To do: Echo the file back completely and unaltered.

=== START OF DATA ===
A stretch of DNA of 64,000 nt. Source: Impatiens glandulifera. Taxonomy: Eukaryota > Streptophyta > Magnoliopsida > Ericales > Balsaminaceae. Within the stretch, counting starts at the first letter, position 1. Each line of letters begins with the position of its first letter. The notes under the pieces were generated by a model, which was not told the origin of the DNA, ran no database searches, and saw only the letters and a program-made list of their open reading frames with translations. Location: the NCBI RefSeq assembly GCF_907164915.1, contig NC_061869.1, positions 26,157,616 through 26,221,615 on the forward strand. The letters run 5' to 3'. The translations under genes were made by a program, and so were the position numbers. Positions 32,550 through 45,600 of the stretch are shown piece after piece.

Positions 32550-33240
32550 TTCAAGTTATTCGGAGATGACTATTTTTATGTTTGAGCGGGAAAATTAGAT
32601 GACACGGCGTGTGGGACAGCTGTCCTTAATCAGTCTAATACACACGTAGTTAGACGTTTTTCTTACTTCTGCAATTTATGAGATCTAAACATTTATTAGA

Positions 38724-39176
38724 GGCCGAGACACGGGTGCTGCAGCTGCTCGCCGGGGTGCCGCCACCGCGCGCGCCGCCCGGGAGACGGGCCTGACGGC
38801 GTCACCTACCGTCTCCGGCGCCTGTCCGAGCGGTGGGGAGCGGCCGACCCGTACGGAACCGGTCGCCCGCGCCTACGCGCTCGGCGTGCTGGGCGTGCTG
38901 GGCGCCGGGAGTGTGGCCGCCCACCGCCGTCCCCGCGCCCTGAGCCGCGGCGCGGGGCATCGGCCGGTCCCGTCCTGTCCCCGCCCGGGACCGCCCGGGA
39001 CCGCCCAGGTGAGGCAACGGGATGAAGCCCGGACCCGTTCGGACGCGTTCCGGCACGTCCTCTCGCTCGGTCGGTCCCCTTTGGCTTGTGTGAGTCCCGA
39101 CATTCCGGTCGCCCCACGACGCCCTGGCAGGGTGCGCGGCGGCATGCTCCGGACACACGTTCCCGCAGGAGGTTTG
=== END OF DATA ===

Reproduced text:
A stretch of DNA of 64,000 nt. Source: Impatiens glandulifera. Taxonomy: Eukaryota > Streptophyta > Magnoliopsida > Ericales > Balsaminaceae. Within the stretch, counting starts at the first letter, position 1. Each line of letters begins with the position of its first letter. The notes under the pieces were generated by a model, which was not told the origin of the DNA, ran no database searches, and saw only the letters and a program-made list of their open reading frames with translations. Location: the NCBI RefSeq assembly GCF_907164915.1, contig NC_061869.1, positions 26,157,616 through 26,221,615 on the forward strand. The letters run 5' to 3'. The translations under genes were made by a program, and so were the position numbers. Positions 32,550 through 45,600 of the stretch are shown piece after piece.

Positions 32550-33240
32550 TTCAAGTTATTCGGAGATGACTATTTTTATGTTTGAGCGGGAAAATTAGAT
32601 GACACGGCGTGTGGGACAGCTGTCCTTAATCAGTCTAATACACACGTAGTTAGACGTTTTTCTTACTTCTGCAATTTATGAGATCTAAACATTTATTAGA

Positions 38724-39176
38724 GGCCGAGACACGGGTGCTGCAGCTGCTCGCCGGGGTGCCGCCACCGCGCGCGCCGCCCGGGAGACGGGCCTGACGGC
38801 GTCACCTACCGTCTCCGGCGCCTGTCCGAGCGGTGGGGAGCGGCCGACCCGTACGGAACCGGTCGCCCGCGCCTACGCGCTCGGCGTGCTGGGCGTGCTG
38901 GGCGCCGGGAGTGTGGCCGCCCACCGCCGTCCCCGCGCCCTGAGCCGCGGCGCGGGGCATCGGCCGGTCCCGTCCTGTCCCCGCCCGGGACCGCCCGGGA
39001 CCGCCCAGGTGAGGCAACGGGATGAAGCCCGGACCCGTTCGGACGCGTTCCGGCACGTCCTCTCGCTCGGTCGGTCCCCTTTGGCTTGTGTGAGTCCCGA
39101 CATTCCGGTCGCCCCACGACGCCCTGGCAGGGTGCGCGGCGGCATGCTCCGGACACACGTTCCCGCAGGAGGTTTG